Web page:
Over the course of my ten years in Higher Education, I’ve had the pleasure of interviewing hundreds of professionals for a variety of jobs. These range from Student Assistant to Dean, in departments including but not limited to: Residence Life, Student Activities, Counseling Services, Admissions, College Chaplain, Alumni Relations, various diversity offices and auxiliary support services, and a great many within my own specialty: Career Services. I’ve personally chaired over a dozen searches, served as a staff representative on faculty hiring committees, and have helped countless colleagues organize their own searches, so as to improve their chances of sourcing and vetting the best potential candidate.
As a Career Services professional who teaches interviewing to hundreds of students annually vying for some the most competitive opportunities in the country, I geek out every time I get the chance to apply my knowledge in a “real interview”. However, like many professionals who interview tons of people, I often feel disappointed to learn the person hasn’t adequately prepared.
So how do you best prepare to absolutely crush your Higher Ed interview? I’m so glad you asked…
Before The Interview
Learn Everything You Can About Your Target Institution, Office, and Interviewers
I often find that candidates don’t know much about the institution to which they’re applying. At the very least, I suggest you know the following about a potential institution:
- basic information about the institution’s student demographic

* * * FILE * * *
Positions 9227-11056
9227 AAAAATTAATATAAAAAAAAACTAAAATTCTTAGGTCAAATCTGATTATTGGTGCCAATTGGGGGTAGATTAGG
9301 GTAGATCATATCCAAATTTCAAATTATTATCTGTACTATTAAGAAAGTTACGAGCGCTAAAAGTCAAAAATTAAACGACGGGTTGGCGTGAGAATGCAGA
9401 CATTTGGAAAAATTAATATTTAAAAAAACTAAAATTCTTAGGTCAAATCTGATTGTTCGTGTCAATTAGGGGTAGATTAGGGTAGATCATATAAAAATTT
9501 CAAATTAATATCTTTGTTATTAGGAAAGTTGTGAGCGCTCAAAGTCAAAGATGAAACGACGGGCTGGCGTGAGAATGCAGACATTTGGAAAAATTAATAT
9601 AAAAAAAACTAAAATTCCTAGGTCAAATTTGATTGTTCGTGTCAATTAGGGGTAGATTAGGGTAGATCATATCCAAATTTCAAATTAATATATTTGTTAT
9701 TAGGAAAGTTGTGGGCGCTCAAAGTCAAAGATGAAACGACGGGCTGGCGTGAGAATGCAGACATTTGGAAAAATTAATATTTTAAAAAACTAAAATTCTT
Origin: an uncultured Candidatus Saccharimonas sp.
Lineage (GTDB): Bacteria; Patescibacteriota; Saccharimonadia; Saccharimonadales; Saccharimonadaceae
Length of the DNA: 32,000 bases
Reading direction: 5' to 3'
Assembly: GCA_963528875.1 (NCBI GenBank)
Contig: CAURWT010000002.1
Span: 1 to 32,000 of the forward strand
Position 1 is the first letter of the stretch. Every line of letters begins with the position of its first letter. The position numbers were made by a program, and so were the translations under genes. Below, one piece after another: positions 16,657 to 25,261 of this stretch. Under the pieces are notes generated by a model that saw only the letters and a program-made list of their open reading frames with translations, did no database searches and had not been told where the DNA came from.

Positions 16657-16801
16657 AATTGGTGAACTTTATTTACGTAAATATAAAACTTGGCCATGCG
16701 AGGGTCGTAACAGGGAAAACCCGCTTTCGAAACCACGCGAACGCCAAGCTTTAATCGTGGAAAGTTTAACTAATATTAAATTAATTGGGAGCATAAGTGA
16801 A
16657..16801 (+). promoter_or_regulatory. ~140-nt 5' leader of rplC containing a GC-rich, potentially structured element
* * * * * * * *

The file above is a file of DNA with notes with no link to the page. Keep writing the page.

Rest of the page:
- most common majors and academic programs
- peer institutions
- office mission
- recent news stories
- what the institution’s best known for (e.g., elite liberal arts education, research in STEM fields, Co-Op school, Jesuit education, etc.).
It’s obviously not possible nor practical to learn everything possible about your target institution. But 1-2 hours of research should provide you enough knowledge to understand basic institutional priorities. You should also know as much as possible about the specific office you’re interviewing with, including, but not limited to:
- office mission
- flagship programming
- website content
- staffing roles and responsibilities
Just as important, be sure to research the specific people with whom you’ll be interviewing. Spend extra time and attention learning anything you can about individuals you’ll be spending significant amounts of time with (e.g., work history, press coverage, social media presence, etc.). The more intel you can get, the more insight you’ll have into who the person is that’s interviewing you and the better chance you have of identifying areas in which to build rapport. This can provide rich context for better targeting your answers and having more meaningful conversations.
Craft A Compelling (But True) Reason For Why You Want the Job
In almost every interview I’ve participated in, “Why (College Name or Position Title)”, “What Interested You in This Position” or some kind of permutation therein is the first question asked. “Tell Me About Yourself” is actually also assessing your interest in the opportunity/position as well, despite the phrasing.
The trick for answering these types of questions is to be specific, targeted, genuine, and, ideally memorable. Think through what, specifically, about this opportunity is unique? Why do you want to join this community? What 2-3 experiences or character traits do you offer that makes YOU uniquely qualified?